Vaseline skin-lightening app stirs debate | Facebook | India |

Posted by Michelle Pham & filed under Diversity, Film, Pop Culture.


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The issue of color and beauty is something that has plagued the fashion and entertainment industry in Asia for some time now. In a stark comparison to North American tanning beds, whitening and bleaching creams are all the rage in Asia. Most of the leading men and women on screen are generally several tones paler than their native counterparts – but they represent the ideal picture of beauty for their respective countries. As the world transitions economically and socially into a new world one would think that the situation regarding the color of skin and the presumed beauty of a person would have mulled over by this time; however, India, China and Vietnam are only a few of the many countries where the perceived value of white skin has not faded into the dark.

Recently, Vaseline launched a new skin-lightening application for Facebook users in India, which has once again launched the debate over the color of skin and perceived measures of beauty. The app, designed specifically for Indian men, invites them to upload their profile photos and digitally “Lighten my Skin.”

It is being used to promote Vaseline Men UV Whitening Body Lotion, a new product launched in India in June into an already crowded market for skin-lightening creams.

Many Indians have been upset by this application according to CNN , but Vaseline claims that the product is culturally relevant.

Vaseline issued a statement defending the application and the company’s promotion of the product in India:

“Much like self-tanning products in North America and Europe, skin lightening products are culturally relevant in India,”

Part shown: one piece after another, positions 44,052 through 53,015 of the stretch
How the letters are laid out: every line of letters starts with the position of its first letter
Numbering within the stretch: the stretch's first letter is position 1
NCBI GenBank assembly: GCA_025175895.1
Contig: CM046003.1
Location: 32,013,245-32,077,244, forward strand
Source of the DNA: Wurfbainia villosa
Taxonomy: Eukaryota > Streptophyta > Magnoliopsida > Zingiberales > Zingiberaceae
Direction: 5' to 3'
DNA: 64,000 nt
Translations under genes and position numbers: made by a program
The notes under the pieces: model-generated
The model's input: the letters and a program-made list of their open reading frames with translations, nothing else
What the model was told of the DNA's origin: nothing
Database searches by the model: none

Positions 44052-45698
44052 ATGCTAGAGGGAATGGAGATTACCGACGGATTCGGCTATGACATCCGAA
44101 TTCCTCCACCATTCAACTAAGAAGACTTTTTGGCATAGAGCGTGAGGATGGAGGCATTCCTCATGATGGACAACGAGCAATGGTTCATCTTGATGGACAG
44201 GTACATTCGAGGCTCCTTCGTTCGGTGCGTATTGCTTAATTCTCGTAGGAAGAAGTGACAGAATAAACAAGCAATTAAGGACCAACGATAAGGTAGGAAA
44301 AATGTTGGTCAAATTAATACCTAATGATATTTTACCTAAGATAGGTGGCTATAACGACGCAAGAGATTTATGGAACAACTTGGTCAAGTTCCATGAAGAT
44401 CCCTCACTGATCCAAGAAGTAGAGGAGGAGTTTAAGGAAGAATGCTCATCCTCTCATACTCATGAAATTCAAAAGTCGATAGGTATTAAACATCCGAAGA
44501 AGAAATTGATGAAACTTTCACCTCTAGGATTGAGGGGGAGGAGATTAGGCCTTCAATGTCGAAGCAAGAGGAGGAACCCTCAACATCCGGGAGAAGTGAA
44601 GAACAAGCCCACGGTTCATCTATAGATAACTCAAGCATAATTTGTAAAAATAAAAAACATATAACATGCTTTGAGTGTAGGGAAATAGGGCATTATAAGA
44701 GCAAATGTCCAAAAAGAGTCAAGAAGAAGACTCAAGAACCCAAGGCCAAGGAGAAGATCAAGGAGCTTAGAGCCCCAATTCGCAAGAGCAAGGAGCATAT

While Vaseline does make a valid point regarding self-tanning products in North America, the comparison is not so pertinent seeing as being white, or tanned on this continent is not as important as it is in India where there is still stigma behind darker skin tones. Our celebrities can be pale or tanned and it won’t necessarily affect their fan base or how the media views them, whereas in India part of your celebrity is the fact that you’re pale and representing a coveted part of society.

How has India been reacting? Bangalore-based businessman Kunnath Santhosh set up his own Facebook page three months ago to campaign against so-called “fairness” creams in India. Why? “My son saw one of the ads on TV showing his favorite hero Shahid Kapoor (a popular Bollywood superstar) peddling a whitening cream and he told me that he wants to be fairer and that he is ugly,” Santhosh told CNN in an email.

After trying out the application myself, I understand the fuss. Skin color is a very controversial issue in India and the desire for “fairer” skin dates back almost before colonization. Not only is this a social issue, but there seems to be unknown health risks associated with whitening creams despite regulation.

It’s not only a cultural anachronism, it’s also advertisements connecting happiness and romance with fairer skin.

Shahid Kapoor is one of the most popular faces in the Bollywood scene, and it is easy to see how this cream encourages the already existing racist attitudes in the Indian dating scene. Take a look at the advertisement (it’s in Hindi, but nevertheless, the point gets through).

What do you think?


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